Mercury is left unfazed by security breach

Company has no plans to change way it processes debit, credit cards

Taylor Enlarge photo


Despite a security breach of an estimated 1.5 million credit- and debit-card numbers, Mercury Payment Systems hasn't changed the card-processing company it uses, an executive said last week.

“We remain a supporter of Global,” said Matt Taylor, Mercury's CEO.

Global Payments Inc., a leading provider of electronic-transaction processing services for public and private businesses and organizations, announced late last month that a security breach into its system put at risk an estimated 1.5 million VISA and MasterCard numbers.

Global Payments is the third-party processor Mercury Payment Systems uses for processing credit-and debit-card transactions for its merchant customers, some of which are local.

Mercury Payment Systems is a fast-growing, Durango-based electronic-payment processing company that recently exceeded 500 employees on its payroll.

Global Payments self-reported the security breach March 30, according to a company news release. The security of card numbers was compromised, but consumers' sensitive information, such as names, addresses and Social Security numbers, were not.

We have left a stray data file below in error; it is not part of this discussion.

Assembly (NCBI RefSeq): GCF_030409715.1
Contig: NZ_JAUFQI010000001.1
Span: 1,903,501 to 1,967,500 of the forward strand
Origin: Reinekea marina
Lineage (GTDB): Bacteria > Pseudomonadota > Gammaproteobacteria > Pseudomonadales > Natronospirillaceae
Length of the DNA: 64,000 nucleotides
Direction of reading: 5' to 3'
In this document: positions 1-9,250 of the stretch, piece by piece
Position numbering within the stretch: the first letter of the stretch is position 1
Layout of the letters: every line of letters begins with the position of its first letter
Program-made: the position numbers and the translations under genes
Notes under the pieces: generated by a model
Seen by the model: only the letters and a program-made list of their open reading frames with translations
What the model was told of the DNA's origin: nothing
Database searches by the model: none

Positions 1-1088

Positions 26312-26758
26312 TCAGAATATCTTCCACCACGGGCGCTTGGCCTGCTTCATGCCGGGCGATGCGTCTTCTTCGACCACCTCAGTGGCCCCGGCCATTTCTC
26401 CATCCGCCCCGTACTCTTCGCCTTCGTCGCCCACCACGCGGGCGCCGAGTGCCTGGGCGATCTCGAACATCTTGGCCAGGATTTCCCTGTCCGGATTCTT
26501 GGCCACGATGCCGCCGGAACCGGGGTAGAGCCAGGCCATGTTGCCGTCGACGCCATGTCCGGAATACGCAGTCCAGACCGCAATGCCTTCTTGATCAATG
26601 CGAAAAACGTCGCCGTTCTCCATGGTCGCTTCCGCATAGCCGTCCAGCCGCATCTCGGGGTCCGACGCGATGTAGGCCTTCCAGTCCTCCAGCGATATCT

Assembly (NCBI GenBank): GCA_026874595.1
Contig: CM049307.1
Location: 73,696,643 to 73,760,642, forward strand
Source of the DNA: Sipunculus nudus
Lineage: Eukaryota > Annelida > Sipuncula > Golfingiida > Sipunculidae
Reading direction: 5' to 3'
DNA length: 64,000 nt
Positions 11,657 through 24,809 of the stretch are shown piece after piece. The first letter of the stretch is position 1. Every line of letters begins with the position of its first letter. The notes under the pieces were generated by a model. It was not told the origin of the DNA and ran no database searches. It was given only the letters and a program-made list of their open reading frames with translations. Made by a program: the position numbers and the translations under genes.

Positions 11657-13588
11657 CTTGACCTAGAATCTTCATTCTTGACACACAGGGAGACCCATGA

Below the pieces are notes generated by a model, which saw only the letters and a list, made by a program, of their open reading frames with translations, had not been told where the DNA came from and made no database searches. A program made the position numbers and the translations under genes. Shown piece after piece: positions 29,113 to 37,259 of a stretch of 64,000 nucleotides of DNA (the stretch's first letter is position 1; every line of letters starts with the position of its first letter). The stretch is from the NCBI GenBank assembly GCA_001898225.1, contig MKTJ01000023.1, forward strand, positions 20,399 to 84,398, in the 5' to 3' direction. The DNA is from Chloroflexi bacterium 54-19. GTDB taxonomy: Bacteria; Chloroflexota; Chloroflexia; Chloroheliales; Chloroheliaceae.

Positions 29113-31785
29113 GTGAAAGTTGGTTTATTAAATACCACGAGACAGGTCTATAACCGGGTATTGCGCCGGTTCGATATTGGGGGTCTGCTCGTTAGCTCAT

“It's crucial to understand that this incident does not involve our merchants or their relationships with their customers,” Global Payments Chairman and CEO Paul Garcia said in the release.

The company is making “rapid progress toward bringing this issue to a close,” Garcia added in a subsequent release.

Taylor said local customers and merchants shouldn't be overly worried. The number of cards affected is small compared with the nearly 1 billion cards circulating in the country. Also, the security breach was much smaller than some past security breaches at other processing companies.

But residents always should watch their card statements for unauthorized transactions, Taylor said.

“Potentially any cardholder in the U.S. could be affected, including local residents,” he said.

Global Payments and Mercury Payment Systems have no way of knowing which cardholders were affected, he added.

Locals who find fraudulent charges on their accounts can work with their banks to have the transactions removed or refunded, he said.

Global Payments now will undergo a forensic security audit with VISA and MasterCard to get their names back on the credit companies' list of certified processors.

“That's a standard procedure when there's a breach,” Taylor said, but it doesn't affect the company's ability to process credit- and debit-card transactions.

“We are open for business and continue to process transactions for all card brands,” Garcia said.

Taylor said Mercury Payment Systems isn't looking for another processor in light of the problems because Global Payments has been “a great partner over the years.”

“It's very unfortunate they had this breach, but it doesn't put us or our customers at risk, and Global is dealing with this very responsibly,” Taylor said.